The Cement Garden (1993)

Not Rated   |    |  Drama

The Cement Garden (1993) Poster

Four children try to hold things together and play a family in their isolated prefab house after the death of their parents. As they begin to deteriorate mentally, they hide their mom's festering corpse in a makeshift concrete sarcophagus.



  • Charlotte Gainsbourg in The Cement Garden (1993)
  • The Cement Garden (1993)
  • The Cement Garden (1993)
  • Charlotte Gainsbourg and Andrew Robertson in The Cement Garden (1993)
  • Charlotte Gainsbourg and Andrew Robertson in The Cement Garden (1993)
  • Andrew Robertson in The Cement Garden (1993)

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14 July 2009 | The_Void
| Fascinating and surreal drama
The Cement Garden is based on a book by Ian McEwan and follows a group of siblings as they try to cope with the loss of their parents. However, there is much more to this film than merely the basic plot outline; through interesting character design, surreal locations and a gentle stream of shocking happenings; writer-director Andrew Birkin has created a truly unique and fascinating piece of cinema. Of all the films I have seen, I can't think of a single one that is really anything like this one. The film takes place in and around an isolated house surrounded by concrete (presumably on the edge of a town). The house is inhabited by two adults and four children; until the father dies of a heart attack, and the mother's health deteriorates until her eventual death shortly thereafter. This then leaves the four children to fend for themselves. The eldest siblings, Julie and Jack, decide to hide the mother's body in the basement rather than allowing themselves to go into care. The event affects each of the children in different ways.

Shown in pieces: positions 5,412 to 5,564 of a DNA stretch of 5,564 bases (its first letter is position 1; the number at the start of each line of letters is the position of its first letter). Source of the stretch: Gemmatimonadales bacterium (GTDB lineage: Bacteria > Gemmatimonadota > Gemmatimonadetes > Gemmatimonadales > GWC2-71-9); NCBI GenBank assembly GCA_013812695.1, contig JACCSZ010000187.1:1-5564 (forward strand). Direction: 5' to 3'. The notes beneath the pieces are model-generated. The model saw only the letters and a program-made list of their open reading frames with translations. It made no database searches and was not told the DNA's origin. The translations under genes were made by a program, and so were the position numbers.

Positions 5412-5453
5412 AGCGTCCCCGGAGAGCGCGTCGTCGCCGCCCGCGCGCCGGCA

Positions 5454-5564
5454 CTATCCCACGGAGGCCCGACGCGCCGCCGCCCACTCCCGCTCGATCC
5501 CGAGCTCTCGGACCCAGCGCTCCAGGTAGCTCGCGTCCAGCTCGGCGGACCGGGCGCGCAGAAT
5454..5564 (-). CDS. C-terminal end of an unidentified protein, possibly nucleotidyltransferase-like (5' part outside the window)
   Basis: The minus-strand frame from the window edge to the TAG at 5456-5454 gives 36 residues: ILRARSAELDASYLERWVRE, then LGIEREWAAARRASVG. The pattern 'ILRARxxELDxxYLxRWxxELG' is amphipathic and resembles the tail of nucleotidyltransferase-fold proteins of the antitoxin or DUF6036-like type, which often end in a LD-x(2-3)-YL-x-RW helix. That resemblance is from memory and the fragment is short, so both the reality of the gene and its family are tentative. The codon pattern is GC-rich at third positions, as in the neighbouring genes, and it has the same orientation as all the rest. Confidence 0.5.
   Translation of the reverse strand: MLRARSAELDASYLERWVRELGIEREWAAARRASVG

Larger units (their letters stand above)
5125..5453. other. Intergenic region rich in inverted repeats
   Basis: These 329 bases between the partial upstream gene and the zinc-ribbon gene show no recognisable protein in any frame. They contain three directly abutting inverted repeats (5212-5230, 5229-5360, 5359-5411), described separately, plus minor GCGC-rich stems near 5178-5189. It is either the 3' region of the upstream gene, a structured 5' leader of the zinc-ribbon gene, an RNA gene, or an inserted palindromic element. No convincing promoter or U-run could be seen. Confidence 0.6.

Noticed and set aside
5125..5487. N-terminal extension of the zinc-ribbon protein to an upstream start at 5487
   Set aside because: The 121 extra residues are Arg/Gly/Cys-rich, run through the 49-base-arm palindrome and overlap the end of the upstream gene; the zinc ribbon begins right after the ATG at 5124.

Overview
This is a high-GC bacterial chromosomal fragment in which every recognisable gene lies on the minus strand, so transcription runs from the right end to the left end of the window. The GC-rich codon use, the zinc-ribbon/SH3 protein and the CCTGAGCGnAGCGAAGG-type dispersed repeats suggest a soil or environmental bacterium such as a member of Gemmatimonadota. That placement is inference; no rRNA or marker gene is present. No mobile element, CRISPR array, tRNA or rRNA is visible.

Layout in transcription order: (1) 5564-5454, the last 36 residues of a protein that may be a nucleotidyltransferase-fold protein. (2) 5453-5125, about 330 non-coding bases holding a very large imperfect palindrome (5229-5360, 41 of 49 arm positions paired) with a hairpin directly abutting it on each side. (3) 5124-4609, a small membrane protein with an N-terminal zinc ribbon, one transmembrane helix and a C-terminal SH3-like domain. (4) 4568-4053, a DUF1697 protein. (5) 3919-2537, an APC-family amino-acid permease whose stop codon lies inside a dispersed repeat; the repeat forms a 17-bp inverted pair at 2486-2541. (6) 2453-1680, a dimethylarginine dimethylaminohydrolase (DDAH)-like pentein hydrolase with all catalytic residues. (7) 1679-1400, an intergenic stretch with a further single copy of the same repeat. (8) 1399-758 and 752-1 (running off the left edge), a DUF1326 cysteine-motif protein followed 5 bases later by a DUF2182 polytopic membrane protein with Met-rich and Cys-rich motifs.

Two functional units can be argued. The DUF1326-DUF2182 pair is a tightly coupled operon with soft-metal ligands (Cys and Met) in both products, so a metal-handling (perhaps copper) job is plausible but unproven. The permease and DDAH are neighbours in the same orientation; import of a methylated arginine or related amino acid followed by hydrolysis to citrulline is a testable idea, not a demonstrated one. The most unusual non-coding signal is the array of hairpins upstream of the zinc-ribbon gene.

The Cement Garden is characterised by its setting; a large and morose house stands amidst a landscape made purely of concrete. This location serves the story as it creates isolation and separates the central family from the rest of the population. The film's colour scheme is based on grey and the gloominess of it helps to enforce the melancholy nature of the story. The film features plenty of shocks and breaks many taboos; but everything is presented in such a gentle manner that most of things featured actually seem quite normal, and that in turn makes them even more shocking. The film really is quite daring, and even more so for the fact that the central cast is so young. The dialogue can be quite awkward at times but the actors make the best of it. The film does become more surreal as it moves along, and while the ending of the film is not really a surprise; it still does manage to provide a shock. Overall, The Cement Garden is an excellent adaptation and well worth a look.

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